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king jammy's


By P. Vassell

The world owes a great debt to the soundmen of reggae music. And without their innovations, the music world would be a lesser place, had it not been for the efforts of legendary individuals such as Coxsone Dodd, Duke Reid, King Tubby's and King Jammy's.

Known to the world as King Jammy's, Lloyd James was mentored by the great dub master, King Tubby's, before launching out on his own. Interestingly enough there's a strong Canadian connection to his story, a sound system and small studio in Malton, near the Airport.

Jammy's would eventually return to Jamaica in the late 70's, where the Prince became a King and rewrote the history of reggae music after an "apprenticeship" with King Tubby's. Jammy's produced what seemed like an unending string of hits in the 80s in his own home studio that continue to resonate today.

VP Records has asked him to open up his vaults for several releases including the latest, King Jammy's Selector Choice: Vol. 1-4. The package contains 8 CDs featuring some of the top names from the 80s. WORD caught up with King Jammy's to discuss his second coming:

Let me start by asking when did you live here in Toronto and why did you leave us?

(Laughs) I use to live in Toronto from 1970 until 1976. Well, I wanted to come back to my roots because what I wanted to do - I couldn't do it in Toronto.

Why is that?

There wasn't the amount of artists there that I wanted to record. You have to stay with the roots and to really be successful in the reggae thing.

What was life like in Toronto before you became a big reggae producer?

Life was ordinary. I use to go to work and do things like that....

Were you in the sound system business?

I use to have a sound system in Toronto; it was the number one sound system there.

What was it called then?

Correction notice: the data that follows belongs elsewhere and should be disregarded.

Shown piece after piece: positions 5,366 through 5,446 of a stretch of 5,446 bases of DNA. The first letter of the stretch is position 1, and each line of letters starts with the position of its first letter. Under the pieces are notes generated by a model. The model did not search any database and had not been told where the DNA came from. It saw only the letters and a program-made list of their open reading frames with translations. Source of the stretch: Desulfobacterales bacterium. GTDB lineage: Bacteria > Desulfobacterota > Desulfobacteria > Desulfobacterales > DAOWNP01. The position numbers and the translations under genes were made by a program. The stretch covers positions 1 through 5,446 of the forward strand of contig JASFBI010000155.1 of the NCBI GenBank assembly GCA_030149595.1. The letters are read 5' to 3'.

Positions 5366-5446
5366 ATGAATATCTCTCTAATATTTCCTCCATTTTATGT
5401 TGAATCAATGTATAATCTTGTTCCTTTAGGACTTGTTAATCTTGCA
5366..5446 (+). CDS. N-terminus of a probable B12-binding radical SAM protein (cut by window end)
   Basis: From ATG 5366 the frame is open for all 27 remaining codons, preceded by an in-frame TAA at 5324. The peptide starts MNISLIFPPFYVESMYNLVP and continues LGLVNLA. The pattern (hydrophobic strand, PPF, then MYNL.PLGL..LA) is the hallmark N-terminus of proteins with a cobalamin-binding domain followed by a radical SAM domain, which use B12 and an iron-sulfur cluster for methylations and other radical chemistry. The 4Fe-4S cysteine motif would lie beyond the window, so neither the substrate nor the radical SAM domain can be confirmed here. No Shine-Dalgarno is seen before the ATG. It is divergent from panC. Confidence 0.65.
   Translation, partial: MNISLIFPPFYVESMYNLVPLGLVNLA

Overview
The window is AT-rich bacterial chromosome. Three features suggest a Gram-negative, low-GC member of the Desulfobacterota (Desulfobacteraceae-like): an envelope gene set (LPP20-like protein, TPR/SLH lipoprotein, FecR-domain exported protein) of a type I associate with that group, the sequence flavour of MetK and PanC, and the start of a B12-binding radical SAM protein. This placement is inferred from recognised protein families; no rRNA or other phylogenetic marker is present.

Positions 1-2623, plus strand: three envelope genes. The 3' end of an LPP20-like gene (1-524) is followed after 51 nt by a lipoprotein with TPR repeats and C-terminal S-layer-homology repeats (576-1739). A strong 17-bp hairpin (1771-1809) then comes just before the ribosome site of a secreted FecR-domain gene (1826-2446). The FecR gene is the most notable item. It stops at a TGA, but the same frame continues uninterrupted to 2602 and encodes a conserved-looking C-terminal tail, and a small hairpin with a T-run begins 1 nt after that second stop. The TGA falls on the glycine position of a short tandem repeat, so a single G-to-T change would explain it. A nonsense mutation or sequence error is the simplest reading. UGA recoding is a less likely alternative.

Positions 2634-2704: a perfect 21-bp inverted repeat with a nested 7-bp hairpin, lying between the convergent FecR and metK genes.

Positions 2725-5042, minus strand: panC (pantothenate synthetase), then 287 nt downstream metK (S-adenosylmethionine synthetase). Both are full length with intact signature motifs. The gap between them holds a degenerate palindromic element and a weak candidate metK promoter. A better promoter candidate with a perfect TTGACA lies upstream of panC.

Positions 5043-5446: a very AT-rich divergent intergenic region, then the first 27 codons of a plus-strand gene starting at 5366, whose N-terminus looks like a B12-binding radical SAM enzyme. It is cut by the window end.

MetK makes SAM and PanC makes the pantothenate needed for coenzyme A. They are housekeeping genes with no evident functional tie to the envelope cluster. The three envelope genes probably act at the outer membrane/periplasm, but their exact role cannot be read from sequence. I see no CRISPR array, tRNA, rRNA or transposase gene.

The name was Jammy's Hi Fi. After I came back to Jamaica, I was the Prince for a while, then I became King.

Do you have any special memories of living here in Toronto?

The memories that I have in Toronto is that I made good friends, I have a lot of friends there and the sound system was what kept me in the music because it was really going good. The sound system - whenever I played, wherever I played - we'd have big crowds there. So that was kept me going in Toronto, within the music fraternity.

And that gave you the encouragement to go back to Jamaica?

Yes and with the interest of King Tubby's - he use to say "Jammy's come home and do some production and work in the studio and be the engineer." So he use to encourage me to come back home.

So Toronto has lost you and you went on to become a really successful producer in the music business. Another loss that Toronto felt is Leroy Sibbles. And I guess it says something about how difficult it is to succeed in Toronto and Canada for that matter.

That's true. Very true. Because you see what happens is that we don't really the amount of musicians - reggae musicians that can play reggae the real way, you don't have the amount of artists there to work with - you know there is not much encouragement there for reggae music.

Once you went back, what was your first big success as a producer?

Well the first big success I had was - I did the Black Uhuru album and I also recorded Johnny Osbourne who was in Toronto also. I felt that Toronto lost Johnny Osbourne. We recorded "Water Bumpie" That was the first big hit since I came back to Jamaica.

There was a time in the 80s, when no hit was out there that you didn't seem to have your finger in - in one way or another. Was that the most successful period for you in terms of being a producer?